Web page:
As a multiracial woman, I have encountered a lot of ignorance and racism, especially when it comes to my looks.

    I’ve heard nasty comments about the texture of my hair and my appearance in general. Being called a “Plain Jane” is pretty hurtful, because it really isn’t that different from saying that somebody is unattractive. Lots of jealous girls have called me plain. And of course there are men who would be quick to put me in my perceived place by telling me I’m “not all that”.

    My own husband once told me that I was nothing special to look at.

    I agree with those of you that said the word “plain” definitely carries a sting, because it doesn’t just mean unattractiveness…it also implies that there is absolutely nothing noteworthy or exceptional about you as a person, inside or out. It means you’re not worth talking to. It means no one should give you the time of day or bother getting to know you.

    I know that this is not true of myself at all. I might not be what certain people in society find beautiful, but I’m definitely no “Plain Jane”. I’m not bland or dull in any sense.

    I know that some people, especially catty women, wonder why my husband is with me. He is tall and conventionally attractive, while I’m sort of quirky-looking. People seem to have this notion that so-called “plain janes/ugly” women don’t deserve to have fun or male attention. We should simply be content with whatever comes our way.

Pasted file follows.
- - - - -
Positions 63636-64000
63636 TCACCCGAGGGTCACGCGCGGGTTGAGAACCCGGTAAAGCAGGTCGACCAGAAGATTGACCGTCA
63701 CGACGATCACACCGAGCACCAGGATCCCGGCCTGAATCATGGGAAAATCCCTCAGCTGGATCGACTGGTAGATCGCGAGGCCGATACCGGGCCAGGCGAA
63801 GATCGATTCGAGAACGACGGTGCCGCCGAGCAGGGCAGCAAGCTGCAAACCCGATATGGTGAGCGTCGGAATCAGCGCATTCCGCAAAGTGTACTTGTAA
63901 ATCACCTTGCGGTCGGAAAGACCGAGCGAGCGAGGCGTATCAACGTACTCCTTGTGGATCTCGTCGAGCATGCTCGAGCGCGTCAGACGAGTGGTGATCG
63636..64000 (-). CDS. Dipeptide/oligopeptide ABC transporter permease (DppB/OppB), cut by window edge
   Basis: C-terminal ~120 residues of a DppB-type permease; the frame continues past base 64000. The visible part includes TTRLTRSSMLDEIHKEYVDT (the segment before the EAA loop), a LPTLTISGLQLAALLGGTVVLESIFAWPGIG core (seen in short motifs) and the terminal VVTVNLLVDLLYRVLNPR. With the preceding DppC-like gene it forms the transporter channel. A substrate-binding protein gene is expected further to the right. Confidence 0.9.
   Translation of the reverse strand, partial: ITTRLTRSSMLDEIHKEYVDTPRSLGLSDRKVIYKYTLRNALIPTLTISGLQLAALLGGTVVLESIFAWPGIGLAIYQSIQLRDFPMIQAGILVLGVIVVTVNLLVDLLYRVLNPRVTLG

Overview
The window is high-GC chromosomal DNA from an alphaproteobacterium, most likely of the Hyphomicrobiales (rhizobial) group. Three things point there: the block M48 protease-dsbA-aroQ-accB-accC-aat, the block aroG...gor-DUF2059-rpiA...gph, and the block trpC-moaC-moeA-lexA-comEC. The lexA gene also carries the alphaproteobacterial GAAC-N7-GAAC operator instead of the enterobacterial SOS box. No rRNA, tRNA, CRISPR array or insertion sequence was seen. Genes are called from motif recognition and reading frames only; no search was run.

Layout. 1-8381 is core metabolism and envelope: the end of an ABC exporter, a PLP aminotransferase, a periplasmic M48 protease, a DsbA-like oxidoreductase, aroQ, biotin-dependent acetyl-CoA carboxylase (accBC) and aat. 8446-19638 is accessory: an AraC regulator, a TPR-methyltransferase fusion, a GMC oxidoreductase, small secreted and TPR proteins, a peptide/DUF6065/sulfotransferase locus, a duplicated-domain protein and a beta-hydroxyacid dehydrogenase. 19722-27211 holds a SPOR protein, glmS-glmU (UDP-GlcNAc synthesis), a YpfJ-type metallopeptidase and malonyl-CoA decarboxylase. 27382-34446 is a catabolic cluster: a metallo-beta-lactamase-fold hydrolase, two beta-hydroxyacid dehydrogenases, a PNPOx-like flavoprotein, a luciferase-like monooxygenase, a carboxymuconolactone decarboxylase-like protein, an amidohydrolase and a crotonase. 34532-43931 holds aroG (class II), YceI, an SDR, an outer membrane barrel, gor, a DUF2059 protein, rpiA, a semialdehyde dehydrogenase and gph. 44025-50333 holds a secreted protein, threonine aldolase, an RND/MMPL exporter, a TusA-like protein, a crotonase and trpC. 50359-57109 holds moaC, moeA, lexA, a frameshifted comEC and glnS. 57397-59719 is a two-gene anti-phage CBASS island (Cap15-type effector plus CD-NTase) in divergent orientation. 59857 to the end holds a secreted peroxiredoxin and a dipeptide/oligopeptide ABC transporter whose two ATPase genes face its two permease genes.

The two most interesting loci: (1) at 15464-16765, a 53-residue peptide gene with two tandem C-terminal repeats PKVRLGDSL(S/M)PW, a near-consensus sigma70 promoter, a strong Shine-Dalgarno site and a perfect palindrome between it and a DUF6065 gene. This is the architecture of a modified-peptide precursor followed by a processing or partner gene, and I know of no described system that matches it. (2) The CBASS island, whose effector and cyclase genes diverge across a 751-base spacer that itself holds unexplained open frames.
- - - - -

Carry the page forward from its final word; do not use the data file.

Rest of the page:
Which is (excuse my French) bullshit. Because no one should settle for anything but happiness.

    I hear people say this about women all the time: “Why is he with her? He could do sooo much better”. Sadly, they aren’t talking about the woman’s personality or character most of the time…they are putting her down for her appearance. Obviously they believe that she is too plain or unattractive to be with somebody who is considered a catch. And if the guy treats her well? The universe has turned upside down, because only “pretty” girls are allowed to have decent men interested in them.

    Also, I want to mention something I’ve noticed. There is a long-standing trend of blonde women being described as beautiful, while women who are NOT blonde (this includes women of color) are often described as plain. That really bothers me. No disrespect to my ladies with blonde hair and blue eyes, but those of us with dark hair and dark eyes are sick of being called “plain” in comparison.

    Like when people describe a so-called Plain Jane, she is often said to have hair that is some shade of brown or black. And if you have dark brown eyes, like I do, there seems to be no hope that you will be viewed as anything but plain.

    Unroast: my booty fills out my blue jeans nicely! ;)